I was in a dressing room, excited about my new findings after a longer session of “quality time together” while shopping with my better half. As any other guy, my partner feels the need to immediately fix any given problem, that is why, I know he can really handle any special request I might have while I’m trying on clothes, sincerely knowing that he is the right man for the job: his orientation skills are great, he has a professional army background, so if he can survive a week in the woods, he can make it a couple oh hours in a mall, he knows where to find and how to read a label and has pretty good taste when it comes to my pieces of clothing, so I can’t ask for more than that, right?

While I am trying out different items, I realize that I need a bigger size for a top I’ve picked out, so I wave briefly, ask him to come and bring me a larger (M or 8) size. As he walks away from the fitting room, right when he was leaving the entrance of it, he turns around and asks, one more time, just to be sure: “what size do you need, baby, an 8?????” I don’t know if it was the echo formed in that fitting room, his smug smile that implied the innocent confidence based on his assumption that bigger is better, his deep powerful manly voice that made it sound as if I was asking for a bigger size for a tent and not a silk top, but it was certain that there was not chance in hell for me to like the way the larger size – that I asked for!!!- would fit.

This episode stayed with me, I’ve told the girls in the office about it, we laughed it off, with passion and a hidden sense of inner peace as we all were wearing a size S sweater that morning. Yet, something was still bugging me about it. Why didn’t I buy the top, if I liked it and felt good wearing it? After all, I need a bigger size for the upper part of the body, which is not bad at all! Honestly, my closet is a safe house for clothes with sizes that range from XS to L, and I like them all. I would take a larger item, a more comfortable piece of clothing, a shirt that drops on one shoulder, a dress that lets me breathe over one that makes me look 6 months pregnant from eating a peanut, every time, so, it must be something else!

The S on the label doesn’t stand for Smart or Sexy

I went from jokes at the office to heavy reasoning and introspection in order to get to the real motive that wasn’t going to let me off the hook for making myself feel bad – because that was what really happened – who said shopping is not an effective method of self-knowing and therapy is dead wrong!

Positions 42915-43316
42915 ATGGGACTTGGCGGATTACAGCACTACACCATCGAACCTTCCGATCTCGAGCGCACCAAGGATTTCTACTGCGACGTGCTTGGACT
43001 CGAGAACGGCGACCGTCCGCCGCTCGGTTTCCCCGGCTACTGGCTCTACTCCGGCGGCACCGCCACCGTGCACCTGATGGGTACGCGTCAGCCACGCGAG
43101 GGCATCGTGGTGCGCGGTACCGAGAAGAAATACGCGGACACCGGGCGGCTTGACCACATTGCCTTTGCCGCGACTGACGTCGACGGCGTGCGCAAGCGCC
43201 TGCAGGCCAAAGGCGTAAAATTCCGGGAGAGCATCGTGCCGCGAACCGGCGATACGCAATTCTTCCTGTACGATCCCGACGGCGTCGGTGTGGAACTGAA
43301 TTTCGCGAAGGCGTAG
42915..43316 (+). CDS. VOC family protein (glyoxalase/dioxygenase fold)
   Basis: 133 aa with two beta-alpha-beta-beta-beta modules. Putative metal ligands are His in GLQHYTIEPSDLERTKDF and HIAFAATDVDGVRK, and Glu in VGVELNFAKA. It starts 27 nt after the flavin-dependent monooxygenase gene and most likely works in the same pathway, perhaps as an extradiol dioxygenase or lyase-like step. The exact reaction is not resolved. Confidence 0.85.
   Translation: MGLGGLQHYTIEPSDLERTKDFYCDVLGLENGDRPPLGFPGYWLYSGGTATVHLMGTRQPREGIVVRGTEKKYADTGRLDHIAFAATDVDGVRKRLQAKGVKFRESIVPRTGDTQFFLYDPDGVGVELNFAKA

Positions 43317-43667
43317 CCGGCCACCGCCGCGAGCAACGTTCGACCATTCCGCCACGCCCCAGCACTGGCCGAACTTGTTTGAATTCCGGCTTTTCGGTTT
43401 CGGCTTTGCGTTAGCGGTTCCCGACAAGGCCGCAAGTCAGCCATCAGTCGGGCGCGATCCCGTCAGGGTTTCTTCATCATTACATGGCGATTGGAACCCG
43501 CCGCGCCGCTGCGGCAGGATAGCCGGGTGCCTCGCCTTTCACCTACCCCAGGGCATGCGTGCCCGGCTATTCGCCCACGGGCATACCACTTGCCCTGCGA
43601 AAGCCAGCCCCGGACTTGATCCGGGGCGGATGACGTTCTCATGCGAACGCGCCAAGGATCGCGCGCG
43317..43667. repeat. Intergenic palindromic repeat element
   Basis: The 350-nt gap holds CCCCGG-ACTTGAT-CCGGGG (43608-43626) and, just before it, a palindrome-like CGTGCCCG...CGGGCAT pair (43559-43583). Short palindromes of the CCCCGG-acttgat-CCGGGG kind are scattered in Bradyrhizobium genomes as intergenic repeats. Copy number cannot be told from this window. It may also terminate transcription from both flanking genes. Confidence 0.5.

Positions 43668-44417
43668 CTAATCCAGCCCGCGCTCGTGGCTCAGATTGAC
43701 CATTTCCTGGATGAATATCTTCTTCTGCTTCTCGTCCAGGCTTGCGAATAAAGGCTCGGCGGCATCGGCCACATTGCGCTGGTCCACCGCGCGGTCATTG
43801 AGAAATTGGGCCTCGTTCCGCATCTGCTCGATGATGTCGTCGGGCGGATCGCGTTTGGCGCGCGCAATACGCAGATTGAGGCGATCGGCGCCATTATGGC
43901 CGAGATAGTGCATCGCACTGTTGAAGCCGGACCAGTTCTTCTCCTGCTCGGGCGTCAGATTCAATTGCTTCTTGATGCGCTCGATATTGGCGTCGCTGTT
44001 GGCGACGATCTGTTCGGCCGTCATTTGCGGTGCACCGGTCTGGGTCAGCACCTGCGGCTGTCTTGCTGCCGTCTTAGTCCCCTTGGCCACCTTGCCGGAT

Although we all are aware that that S does not stand for Smart, Sexy and has nothing to do with attitude, intellect and sensuality, that it is not the defining element of our perSonality (and if not convinced, we have Beyonce on our side to show us how it’s done), a smaller size something, can have magical powers on our pSihic. It’s a small personal victory, a notable and accountable result, a boost of confidence. Most of the times, it’s actually more powerful than a brand or your own comfort, and it can make you respond differently to a compliment: “Your dress is so pretty!”, You: “Thanks, it’s an S!!!”. We obsess about ponchos, oversize jackets, and boyfriend jeans, but we want those to be an XS, if possible, like it would even make a difference!

Do we have double standards for ourselves?

All the above are not harmful, but we women, make them work against us and end up feeling bad and guilty because we don’t fit in our own beauty standards, fearing that a goji berry will ruin our waistline and future life. “Beautiful in any size or shape” has everything to do with self-confidence, positive energy, and a healthy life, lived to the fullest – but that is too long to fit on a label!

I can’t stop but wondering why is it that can we so vividly see that in other people, but not ourselves? Why do we see our friends gorgeous, regardless of the sizes they wear, but when it comes to us, we don’t apply the same rule? Don’t get me wrong, I am the first one to fight for higher standards related to the way we look, present ourselves and above all, the way we feel and I am not a fan of mediocracy or excuses, yet I do not agree with constantly punishing ourselves.

Here is another classic: you would want him to like you in your loose pj’s, the ones with the fat giraffe floating on a cloud, right? If the guy likes you without makeup, without your hair done and in your largest college sweat pants, then that must be real love, right? But do you like yourself with no makeup on? Mirror, mirror, on the wall, who’s not being true at all?

And since we’re talking about our men, in a life tortured by sizes, why do we even insist on lying that size doesn’t matter, ladies?

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